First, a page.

Evidence is in! Studies show that chocolate milk is at least as effective as—and may be more effective than—sports recovery drinks with the same nutritional profile.6
Rockview® Milk is a nutritional powerhouse, with multiple essential nutrients and lots of protein in every glass. Plus, it’s naturally gluten-free.
We can’t say it enough: Proteins are the body’s building blocks. And growing children need lots and lots of it!9
This mineral is critical for nervous system and brain function, healthy metabolism, glowing skin, and even normal thyroid hormone production.10
Did you know your body needs B2 to process iron? This vitamin is also necessary for a normal metabolism, healthy eyes, normal energy levels, and strong red blood cells.11
A diet with enough B12 helps keep your body and mind energized and able to form healthy red blood cells. B12 also helps keep your immune system in tip-top condition.12
This nutrient can help you maintain normal blood pressure, keep your nervous system running smoothly, and even help reduce muscle cramps.13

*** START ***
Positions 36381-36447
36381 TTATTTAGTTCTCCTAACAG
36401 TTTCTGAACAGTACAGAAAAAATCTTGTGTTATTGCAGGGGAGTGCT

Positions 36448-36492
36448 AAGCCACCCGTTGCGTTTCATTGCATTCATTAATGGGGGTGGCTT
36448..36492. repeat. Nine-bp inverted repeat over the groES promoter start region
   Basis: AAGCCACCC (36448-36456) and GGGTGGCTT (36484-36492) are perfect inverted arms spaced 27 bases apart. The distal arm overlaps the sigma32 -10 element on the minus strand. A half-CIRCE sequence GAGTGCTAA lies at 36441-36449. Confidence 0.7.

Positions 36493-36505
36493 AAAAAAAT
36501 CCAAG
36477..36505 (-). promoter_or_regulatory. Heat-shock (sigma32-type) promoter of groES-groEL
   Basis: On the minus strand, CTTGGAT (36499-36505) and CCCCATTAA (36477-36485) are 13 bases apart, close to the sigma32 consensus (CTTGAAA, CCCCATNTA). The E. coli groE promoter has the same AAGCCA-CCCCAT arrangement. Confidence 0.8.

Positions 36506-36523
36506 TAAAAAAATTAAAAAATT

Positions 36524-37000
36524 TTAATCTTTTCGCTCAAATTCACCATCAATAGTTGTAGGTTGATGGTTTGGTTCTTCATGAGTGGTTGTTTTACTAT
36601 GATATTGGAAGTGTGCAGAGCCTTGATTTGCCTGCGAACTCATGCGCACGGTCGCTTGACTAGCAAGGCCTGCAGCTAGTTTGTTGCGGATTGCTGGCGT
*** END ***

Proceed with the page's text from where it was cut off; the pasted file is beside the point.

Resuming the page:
For normal bone growth and development, beautiful teeth,7 a strong metabolism, and healthy cells, phosphorus is a heavy hitter.
Definitely not true! Cup for cup, Rockview Chocolate Milk has about 10%–20% less sugar than soda. While there is some added sugar, chocolate milk also has all the same essential nutrients as white milk. Also, offering chocolate milk can be a great way to increase kids’ calcium intake. In fact, researchers who reported their findings in the Journal of the American Dietetic Association found a positive association between drinking plain and flavored milk and nutrient intake in kids. They also reported no association between either type of milk and childhood obesity.
Not only is there no evidence to support this claim, there is ample evidence showing that raw milk can pose serious health risks. A recent health notice published by the FDA warns consumers that pasteurization of milk is a safe and effective way to prevent serious foodborne illness, including outbreaks of foodborne illness, tuberculosis, brucellosis, salmonellosis, scarlet fever, and listeriosis, and that drinking raw milk puts people at risk—a risk that’s especially high among pregnant women and young children.16